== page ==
Seven women, ranging in age from seven to 40, are holed up in the Farnsworth Seminary for Young Women, practicing their handwriting and studying French while trying to ignore the Civil War raging around them. The youngest girl, Amy (Oona Laurence) is gathering mushrooms in the forest when she happens upon a wounded Union soldier, Colonel McBurney (Colin Farrell). She helps him back to the mansion where he collapses. The school’s head, Miss Martha (Nicole Kidman), decides they should tend to his injuries before turning him into the Confederates. He’s placed on a bed in the music room which is kept locked. Miss Martha strips off his clothes and sponges away the dirt and blood on his body, her movements and facial expressions making it clear it’s been a long time since she’s seen a man. She also cleans out and stitches up the wound in his leg.
When he regains consciousness, McBurney tells the women he recently arrived in America from Ireland and, being short on cash, was paid to take another man’s place in the Union Army. Fighting for a cause he knew little about and didn’t believe in made it easy for him to desert when he was wounded. He wants the women to know that he’s not their enemy. (Eastwood’s character told the women he was a pacifist.) The women soon band together to protect McBurney from being turned in when Confederate soldiers stop in to check on Miss Martha and the others.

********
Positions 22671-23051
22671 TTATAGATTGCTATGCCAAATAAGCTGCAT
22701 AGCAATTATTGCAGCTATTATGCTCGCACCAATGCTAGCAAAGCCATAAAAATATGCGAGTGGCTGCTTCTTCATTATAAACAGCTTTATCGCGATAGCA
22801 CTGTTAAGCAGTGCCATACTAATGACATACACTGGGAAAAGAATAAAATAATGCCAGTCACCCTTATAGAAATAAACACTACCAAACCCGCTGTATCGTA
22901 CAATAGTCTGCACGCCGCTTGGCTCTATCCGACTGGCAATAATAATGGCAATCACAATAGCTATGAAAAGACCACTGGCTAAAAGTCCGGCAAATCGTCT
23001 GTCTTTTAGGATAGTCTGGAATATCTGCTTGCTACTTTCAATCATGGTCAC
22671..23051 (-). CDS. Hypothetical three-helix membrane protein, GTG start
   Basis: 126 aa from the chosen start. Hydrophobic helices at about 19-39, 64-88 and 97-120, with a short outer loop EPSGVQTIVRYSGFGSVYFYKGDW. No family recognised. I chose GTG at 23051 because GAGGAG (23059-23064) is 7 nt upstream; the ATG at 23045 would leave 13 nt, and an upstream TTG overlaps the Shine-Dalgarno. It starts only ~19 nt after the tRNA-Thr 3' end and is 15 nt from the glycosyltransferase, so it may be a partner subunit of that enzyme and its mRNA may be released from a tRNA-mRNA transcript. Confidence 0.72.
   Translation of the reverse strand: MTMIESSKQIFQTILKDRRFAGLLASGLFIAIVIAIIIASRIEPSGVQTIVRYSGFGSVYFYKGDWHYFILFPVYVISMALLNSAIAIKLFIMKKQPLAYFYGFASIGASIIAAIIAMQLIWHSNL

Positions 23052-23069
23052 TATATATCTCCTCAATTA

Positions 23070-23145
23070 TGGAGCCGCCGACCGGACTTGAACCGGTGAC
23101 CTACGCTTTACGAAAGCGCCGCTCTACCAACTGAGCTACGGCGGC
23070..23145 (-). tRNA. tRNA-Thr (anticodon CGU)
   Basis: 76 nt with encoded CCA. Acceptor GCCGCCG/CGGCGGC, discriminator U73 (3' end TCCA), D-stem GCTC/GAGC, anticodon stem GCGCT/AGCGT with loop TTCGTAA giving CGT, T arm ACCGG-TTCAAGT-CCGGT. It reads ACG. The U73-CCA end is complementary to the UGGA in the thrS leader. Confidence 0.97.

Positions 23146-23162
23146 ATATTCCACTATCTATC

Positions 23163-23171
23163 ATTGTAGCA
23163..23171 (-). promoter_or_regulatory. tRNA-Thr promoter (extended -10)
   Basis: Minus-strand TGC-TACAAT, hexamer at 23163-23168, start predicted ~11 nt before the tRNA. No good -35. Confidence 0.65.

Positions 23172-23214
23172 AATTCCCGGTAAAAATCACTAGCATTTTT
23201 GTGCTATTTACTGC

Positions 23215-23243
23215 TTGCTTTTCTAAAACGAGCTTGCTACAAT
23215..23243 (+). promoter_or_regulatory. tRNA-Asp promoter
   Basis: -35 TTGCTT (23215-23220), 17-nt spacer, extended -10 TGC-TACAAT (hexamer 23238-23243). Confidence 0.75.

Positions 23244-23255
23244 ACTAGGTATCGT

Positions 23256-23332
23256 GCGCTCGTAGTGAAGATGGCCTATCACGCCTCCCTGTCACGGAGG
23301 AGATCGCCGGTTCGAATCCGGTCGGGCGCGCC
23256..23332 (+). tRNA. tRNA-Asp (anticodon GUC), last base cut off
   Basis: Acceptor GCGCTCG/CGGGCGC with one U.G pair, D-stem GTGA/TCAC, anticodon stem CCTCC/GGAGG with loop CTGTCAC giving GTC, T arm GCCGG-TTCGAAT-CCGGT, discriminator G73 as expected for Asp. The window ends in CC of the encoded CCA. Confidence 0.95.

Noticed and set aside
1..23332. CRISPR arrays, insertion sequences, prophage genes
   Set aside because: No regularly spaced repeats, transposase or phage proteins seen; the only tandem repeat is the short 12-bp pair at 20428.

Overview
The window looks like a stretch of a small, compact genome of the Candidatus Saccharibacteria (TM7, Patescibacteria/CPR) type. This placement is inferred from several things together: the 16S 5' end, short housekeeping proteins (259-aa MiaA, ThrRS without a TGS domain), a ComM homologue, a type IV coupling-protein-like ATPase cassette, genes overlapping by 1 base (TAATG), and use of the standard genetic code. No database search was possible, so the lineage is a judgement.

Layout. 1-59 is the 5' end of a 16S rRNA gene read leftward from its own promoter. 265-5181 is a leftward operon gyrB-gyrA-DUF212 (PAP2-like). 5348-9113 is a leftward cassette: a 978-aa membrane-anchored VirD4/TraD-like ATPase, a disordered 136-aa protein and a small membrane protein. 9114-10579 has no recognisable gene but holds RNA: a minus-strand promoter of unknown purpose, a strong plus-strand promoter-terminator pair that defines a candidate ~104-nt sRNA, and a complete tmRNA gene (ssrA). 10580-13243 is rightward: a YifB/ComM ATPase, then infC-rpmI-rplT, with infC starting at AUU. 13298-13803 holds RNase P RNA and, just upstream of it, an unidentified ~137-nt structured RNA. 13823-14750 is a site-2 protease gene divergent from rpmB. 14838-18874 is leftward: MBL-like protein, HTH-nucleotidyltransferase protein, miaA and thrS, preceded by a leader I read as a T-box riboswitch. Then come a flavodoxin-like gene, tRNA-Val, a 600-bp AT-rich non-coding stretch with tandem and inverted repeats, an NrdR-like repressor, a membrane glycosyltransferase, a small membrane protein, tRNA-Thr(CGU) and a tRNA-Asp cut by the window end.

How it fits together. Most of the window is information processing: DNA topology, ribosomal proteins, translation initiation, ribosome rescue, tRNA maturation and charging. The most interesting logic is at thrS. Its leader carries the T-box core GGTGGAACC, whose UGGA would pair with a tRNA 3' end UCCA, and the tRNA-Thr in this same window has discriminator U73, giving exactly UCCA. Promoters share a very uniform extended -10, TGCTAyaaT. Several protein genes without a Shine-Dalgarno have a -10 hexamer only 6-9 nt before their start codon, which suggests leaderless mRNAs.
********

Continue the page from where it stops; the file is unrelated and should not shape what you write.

Colin Farrell and Kirsten Dunst
Although Miss Martha keeps telling McBurney he’s not a guest, he’s soon joining them at the table for dinner. The women dress for each occasion like they are dining with a prince. McBurney doesn’t disappoint, enjoying the food, particularly Amy’s mushrooms, and flirting with each woman. Although Miss Martha tries to keep things professional, there’s no doubt she’s attracted to him, too. But the major contenders are Edwina, the school’s second in command and teacher played by Kirsten Dunst, and Alicia, one of the older students played by Elle Fanning. McBurney plays one off against the other until his manipulations backfire with disastrous consequences.